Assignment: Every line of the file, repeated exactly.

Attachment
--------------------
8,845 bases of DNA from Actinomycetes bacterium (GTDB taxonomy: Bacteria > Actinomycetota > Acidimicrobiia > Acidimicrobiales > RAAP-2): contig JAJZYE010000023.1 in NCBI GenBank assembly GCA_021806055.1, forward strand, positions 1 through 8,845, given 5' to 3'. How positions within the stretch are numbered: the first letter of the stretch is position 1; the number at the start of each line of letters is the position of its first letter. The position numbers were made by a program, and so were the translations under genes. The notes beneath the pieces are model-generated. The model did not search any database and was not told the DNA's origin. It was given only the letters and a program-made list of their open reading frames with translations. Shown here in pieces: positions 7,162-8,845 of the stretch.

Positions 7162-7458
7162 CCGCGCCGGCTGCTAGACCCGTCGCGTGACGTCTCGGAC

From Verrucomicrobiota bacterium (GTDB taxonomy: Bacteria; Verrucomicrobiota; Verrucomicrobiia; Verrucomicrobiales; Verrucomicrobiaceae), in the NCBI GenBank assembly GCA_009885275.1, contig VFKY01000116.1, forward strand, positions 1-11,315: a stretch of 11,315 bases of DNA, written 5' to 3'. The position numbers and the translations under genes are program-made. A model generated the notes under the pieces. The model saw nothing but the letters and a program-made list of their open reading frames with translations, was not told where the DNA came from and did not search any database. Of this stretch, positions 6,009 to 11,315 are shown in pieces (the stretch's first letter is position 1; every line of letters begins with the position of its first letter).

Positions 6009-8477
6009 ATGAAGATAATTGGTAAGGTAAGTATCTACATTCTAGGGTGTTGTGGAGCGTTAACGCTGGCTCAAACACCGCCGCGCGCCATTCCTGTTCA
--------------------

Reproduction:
8,845 bases of DNA from Actinomycetes bacterium (GTDB taxonomy: Bacteria > Actinomycetota > Acidimicrobiia > Acidimicrobiales > RAAP-2): contig JAJZYE010000023.1 in NCBI GenBank assembly GCA_021806055.1, forward strand, positions 1 through 8,845, given 5' to 3'. How positions within the stretch are numbered: the first letter of the stretch is position 1; the number at the start of each line of letters is the position of its first letter. The position numbers were made by a program, and so were the translations under genes. The notes beneath the pieces are model-generated. The model did not search any database and was not told the DNA's origin. It was given only the letters and a program-made list of their open reading frames with translations. Shown here in pieces: positions 7,162-8,845 of the stretch.

Positions 7162-7458
7162 CCGCGCCGGCTGCTAGACCCGTCGCGTGACGTCTCGGAC

From Verrucomicrobiota bacterium (GTDB taxonomy: Bacteria; Verrucomicrobiota; Verrucomicrobiia; Verrucomicrobiales; Verrucomicrobiaceae), in the NCBI GenBank assembly GCA_009885275.1, contig VFKY01000116.1, forward strand, positions 1-11,315: a stretch of 11,315 bases of DNA, written 5' to 3'. The position numbers and the translations under genes are program-made. A model generated the notes under the pieces. The model saw nothing but the letters and a program-made list of their open reading frames with translations, was not told where the DNA came from and did not search any database. Of this stretch, positions 6,009 to 11,315 are shown in pieces (the stretch's first letter is position 1; every line of letters begins with the position of its first letter).

Positions 6009-8477
6009 ATGAAGATAATTGGTAAGGTAAGTATCTACATTCTAGGGTGTTGTGGAGCGTTAACGCTGGCTCAAACACCGCCGCGCGCCATTCCTGTTCA